|03-12-2021 06:48 PM|
I enjoyed your reply.
My money is on a good smart cat anyday. As a kid we had a good smart cat who'd stand her ground. The neighborhood dogs eventually learned it was a good idea to stay off Tilly's yard. I can only imagine the beating a non domesticated Big Cat, where size being as it is, would be as you describe.
Here in the cornfields of Iowa there is no where near the opportunity to experience what you see and hear in regards to Wolf activity, so I can completely understand you not "getting" it.
If that's an offer for permission to hunt your property, I accept. I'll pack light and you'll hardly notice I'm there.
🙂. Although it's not just to say I shot one. Other than a thread or two on WC, I keep my hunting experiences to myself, and half a handful of people.
|03-12-2021 05:30 PM|
So now that the DNR knows we got cats here, some wildlife biologists show up from Madison with dogs. They're gonna capture the cat and put a radio collar on it. That resulted in a three day chase that concluded with a bunch of dead dogs. This is not Wyoming and the cats here don't tree very easy. The jungle and swamps in the North Woods that a cat can slip thru without even being noticed is not that friendly to a bunch of dogs and humans. Let your dogs off the leash, they'll end up dead chasing a cat. Your telemetry might indicate the cat treed, but a half day later when you get there you're gonna find dead dogs shredded beyond recognition when the cat gets tired of playing with 'em.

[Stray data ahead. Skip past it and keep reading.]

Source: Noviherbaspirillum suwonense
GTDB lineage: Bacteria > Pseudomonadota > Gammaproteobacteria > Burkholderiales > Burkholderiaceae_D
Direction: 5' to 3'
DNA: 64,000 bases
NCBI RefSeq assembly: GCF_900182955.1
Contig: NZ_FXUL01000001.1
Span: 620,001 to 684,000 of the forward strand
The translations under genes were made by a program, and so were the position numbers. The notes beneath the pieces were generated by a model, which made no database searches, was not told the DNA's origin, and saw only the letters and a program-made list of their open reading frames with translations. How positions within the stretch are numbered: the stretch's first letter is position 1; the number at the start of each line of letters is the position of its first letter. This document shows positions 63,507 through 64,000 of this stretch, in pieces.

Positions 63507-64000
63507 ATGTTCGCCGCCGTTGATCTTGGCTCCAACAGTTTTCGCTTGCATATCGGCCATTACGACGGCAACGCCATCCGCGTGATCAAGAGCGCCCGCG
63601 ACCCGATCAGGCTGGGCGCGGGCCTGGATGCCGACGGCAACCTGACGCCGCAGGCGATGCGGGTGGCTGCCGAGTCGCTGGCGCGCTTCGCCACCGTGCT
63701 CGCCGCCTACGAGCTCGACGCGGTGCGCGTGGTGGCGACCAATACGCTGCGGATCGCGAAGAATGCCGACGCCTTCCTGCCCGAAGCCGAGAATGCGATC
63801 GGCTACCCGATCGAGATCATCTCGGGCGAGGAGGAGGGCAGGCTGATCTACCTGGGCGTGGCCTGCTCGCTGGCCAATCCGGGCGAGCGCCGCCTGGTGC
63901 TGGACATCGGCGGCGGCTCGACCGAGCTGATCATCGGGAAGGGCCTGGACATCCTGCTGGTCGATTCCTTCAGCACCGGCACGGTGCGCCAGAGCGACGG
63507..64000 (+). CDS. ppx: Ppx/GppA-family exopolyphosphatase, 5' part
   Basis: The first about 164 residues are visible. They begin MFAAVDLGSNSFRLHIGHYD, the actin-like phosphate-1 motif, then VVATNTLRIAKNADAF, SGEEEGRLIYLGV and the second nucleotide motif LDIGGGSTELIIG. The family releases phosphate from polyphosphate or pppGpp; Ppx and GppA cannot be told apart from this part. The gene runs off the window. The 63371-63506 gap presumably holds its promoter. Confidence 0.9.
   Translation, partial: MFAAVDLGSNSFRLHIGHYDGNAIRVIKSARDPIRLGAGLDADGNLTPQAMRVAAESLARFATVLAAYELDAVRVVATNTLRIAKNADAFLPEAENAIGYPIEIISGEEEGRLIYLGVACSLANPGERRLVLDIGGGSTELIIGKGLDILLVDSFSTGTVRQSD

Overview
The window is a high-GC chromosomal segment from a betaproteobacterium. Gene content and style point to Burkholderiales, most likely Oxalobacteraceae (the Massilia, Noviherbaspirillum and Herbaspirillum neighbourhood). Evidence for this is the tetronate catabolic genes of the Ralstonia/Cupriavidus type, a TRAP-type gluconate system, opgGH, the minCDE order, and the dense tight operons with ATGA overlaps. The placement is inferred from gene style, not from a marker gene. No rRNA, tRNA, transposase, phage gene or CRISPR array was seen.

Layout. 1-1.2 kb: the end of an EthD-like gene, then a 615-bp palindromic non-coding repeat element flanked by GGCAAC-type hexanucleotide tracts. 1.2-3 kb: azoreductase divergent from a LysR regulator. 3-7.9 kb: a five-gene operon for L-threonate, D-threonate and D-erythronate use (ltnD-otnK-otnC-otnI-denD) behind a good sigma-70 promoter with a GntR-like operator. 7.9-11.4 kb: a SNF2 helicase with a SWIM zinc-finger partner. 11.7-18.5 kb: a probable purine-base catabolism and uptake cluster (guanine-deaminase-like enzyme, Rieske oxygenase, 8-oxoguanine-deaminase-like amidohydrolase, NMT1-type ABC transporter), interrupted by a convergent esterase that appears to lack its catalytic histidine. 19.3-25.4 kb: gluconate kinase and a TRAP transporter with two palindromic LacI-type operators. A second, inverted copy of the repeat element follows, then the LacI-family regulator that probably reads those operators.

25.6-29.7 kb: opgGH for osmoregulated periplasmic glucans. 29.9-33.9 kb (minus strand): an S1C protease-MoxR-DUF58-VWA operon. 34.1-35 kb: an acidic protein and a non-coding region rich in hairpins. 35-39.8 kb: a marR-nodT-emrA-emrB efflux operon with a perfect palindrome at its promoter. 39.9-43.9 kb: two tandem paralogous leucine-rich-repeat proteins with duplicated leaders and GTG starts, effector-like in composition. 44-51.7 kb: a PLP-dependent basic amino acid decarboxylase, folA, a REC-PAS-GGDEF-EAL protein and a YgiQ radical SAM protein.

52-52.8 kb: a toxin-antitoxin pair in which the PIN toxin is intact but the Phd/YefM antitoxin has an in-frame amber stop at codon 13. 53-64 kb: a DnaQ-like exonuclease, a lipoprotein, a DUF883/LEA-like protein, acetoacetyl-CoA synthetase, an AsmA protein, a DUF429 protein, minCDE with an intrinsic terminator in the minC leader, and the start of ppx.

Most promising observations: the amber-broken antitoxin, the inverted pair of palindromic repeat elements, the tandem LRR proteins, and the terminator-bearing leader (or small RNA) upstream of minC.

Wolves are pretty much the same with the DNR. They have this "perfect" picture. But if they think even for one instant that cattlemen report wolf kills on their beef calves, they are living in a dream world. Those wolves die from lead poisoning, usually 338 Win Mag or 50 BMG variety. If the wolf has a collar on it, which means it was a dumb wolf and got caught, put a round thru that too to make sure the wolf doesn't phone home to the Mother Ship.